(WITH VIDEO) – The Curris Center Rocking Chair Lounge was bursting with all things pink Tuesday.
Rubber bracelets, stress balls and fuzzy pink mustaches were dispersed to students willing to snap a photo of themselves sporting the trendy pink facial accessories.
October is National Breast Cancer Awareness Month. To raise support and awareness for breast cancer and research, the Murray State Women’s Center hosted Stache Bash.
More than 70 students and faculty members of different genders, ages and interests tried on pink mustaches and posed for a picture that was later shared on social media to raise awareness of breast cancer and show support for its survivors.
Following last fall’s Paint Me Pink event, the Women’s Center implemented a new strategy to spread the word about the event with those who participated, as well as those who did not.
Kelly Herrenbruck, graduate assistant for the Women’s Center, said that the use of social media was the vital element of Stache Bash and its success.
“We are using social media as a key to raise awareness,” Herrenbruck said. “Everyone who came and wore a pink mustache was allowed to tweet their photos.”
Students’ pictures highlighted the event and were shared on Twitter as well as Facebook and Instagram using #stachebash.
Herrenbruck said that the Women’s Center wanted to implement new and different ways to show support for breast cancer research. She said since mustaches are a pop culture icon and pink is the color of breast cancer awareness, the event would promote awareness through the photos.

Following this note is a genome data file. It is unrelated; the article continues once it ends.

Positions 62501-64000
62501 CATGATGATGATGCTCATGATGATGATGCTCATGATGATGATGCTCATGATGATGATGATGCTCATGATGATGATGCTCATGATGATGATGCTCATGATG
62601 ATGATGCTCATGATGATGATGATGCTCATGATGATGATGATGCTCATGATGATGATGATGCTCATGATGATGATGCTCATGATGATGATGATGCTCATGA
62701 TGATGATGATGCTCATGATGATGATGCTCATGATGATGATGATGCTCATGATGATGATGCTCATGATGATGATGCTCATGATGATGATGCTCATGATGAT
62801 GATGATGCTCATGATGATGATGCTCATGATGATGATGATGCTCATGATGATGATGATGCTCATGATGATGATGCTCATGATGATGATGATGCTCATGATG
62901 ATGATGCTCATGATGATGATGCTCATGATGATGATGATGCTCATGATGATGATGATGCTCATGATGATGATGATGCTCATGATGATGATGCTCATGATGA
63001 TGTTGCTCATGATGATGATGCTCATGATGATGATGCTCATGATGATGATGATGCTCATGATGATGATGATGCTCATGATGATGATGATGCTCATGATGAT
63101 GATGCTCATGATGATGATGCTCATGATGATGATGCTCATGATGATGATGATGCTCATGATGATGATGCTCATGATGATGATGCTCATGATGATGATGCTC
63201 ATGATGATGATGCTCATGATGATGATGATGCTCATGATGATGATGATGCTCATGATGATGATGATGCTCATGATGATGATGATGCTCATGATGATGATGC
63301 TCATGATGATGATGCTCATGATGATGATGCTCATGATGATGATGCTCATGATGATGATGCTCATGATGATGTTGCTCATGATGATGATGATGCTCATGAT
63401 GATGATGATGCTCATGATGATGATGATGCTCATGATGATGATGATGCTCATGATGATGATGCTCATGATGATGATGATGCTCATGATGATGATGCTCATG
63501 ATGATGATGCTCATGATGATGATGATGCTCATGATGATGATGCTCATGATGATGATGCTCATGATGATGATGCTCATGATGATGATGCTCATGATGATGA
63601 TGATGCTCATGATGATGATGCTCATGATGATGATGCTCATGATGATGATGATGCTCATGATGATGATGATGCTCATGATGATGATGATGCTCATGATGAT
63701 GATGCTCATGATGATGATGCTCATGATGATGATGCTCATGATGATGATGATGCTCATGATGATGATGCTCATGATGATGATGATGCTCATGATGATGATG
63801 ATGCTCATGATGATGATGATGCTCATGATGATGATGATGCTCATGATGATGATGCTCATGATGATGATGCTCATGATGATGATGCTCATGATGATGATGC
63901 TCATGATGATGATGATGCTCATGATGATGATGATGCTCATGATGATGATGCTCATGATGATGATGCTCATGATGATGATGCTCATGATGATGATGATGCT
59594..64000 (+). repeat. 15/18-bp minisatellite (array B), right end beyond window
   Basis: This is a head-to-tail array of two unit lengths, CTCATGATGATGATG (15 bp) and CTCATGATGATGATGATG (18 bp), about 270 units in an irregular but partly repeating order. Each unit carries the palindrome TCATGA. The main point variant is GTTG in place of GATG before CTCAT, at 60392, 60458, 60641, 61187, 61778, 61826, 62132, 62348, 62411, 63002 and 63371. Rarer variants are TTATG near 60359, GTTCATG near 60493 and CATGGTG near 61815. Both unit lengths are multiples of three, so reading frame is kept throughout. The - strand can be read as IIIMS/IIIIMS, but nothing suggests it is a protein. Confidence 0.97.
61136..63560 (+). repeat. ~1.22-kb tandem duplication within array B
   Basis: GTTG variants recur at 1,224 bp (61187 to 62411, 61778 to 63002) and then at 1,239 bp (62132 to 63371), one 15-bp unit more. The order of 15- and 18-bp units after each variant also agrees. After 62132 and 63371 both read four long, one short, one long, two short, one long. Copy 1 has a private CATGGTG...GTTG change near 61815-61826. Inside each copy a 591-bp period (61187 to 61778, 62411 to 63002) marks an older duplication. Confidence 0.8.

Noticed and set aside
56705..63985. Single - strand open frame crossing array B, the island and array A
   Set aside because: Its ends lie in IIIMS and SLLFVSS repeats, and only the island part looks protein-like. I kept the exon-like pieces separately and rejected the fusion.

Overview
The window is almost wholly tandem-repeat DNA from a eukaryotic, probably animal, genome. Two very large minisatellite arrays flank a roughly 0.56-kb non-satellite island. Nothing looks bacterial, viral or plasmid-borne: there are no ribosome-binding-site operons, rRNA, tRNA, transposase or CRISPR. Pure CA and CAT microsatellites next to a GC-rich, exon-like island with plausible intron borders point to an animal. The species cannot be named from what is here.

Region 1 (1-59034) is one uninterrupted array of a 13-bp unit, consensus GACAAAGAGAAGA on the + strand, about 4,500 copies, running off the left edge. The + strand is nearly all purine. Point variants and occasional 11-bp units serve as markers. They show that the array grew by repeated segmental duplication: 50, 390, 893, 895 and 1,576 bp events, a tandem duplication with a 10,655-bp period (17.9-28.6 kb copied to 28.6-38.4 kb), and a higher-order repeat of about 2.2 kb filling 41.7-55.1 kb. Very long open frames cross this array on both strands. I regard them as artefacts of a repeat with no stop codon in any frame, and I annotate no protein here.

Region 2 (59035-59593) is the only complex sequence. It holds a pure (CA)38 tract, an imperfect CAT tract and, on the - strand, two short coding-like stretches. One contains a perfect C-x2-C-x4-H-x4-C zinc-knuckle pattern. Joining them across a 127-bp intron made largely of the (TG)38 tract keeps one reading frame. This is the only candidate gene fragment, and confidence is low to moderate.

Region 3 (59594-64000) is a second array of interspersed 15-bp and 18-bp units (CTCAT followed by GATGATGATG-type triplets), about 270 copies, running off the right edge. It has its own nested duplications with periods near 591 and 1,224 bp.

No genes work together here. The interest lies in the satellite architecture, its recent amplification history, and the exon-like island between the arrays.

Though Mary Jensen, senior from Mattoon, Ill., does not have a family member affected by breast cancer, Jensen said she had friends and classmates with family members that have been diagnosed with it. Jensen said this event was a fun way to get students involved.
“It is breast cancer awareness month so it’s good to show support for the cause,” Jensen said. “It was good that they had information about being tested for breast cancer.”
Although breast cancer is not prevalent among college-age students, it is not rare. Students were able to obtain information from pamphlets and fliers including statistics on breast cancer as well as steps to take to better prevent and detect the disease.
Not only did students leave with more information about mammograms, self-examinations and early detection methods, they also left with powerful messages etched into rubber bracelets. The bracelets used words including strength, hope, faith and save second base, to further the event’s effect outside of the Curris Center.
The Women’s Center received donations from some students and faculty members who stopped by the event. These donations will be used for breast cancer research.
However, awareness and support were the two main goals of the event, which is part of the annual campaigns sponsored by the Women’s Center.
Because of the success with Paint Me Pink last year, the Women’s Center is considering re-installing the event next year. Last year, nail artists from local salons painted students’ nails pink for breast cancer awareness. Unexpectedly, several men as well as women, chose to paint their nails for the cause.
The Women’s Center considered the event successful because of the high interest and participation but has not made a definitive decision if the event will return next year.
If students would like to view photos from the Stache Bash, they can search social media using #stachebash.
Story by Tiffany Whitfill, Staff writer
Video produced by Cameron Witte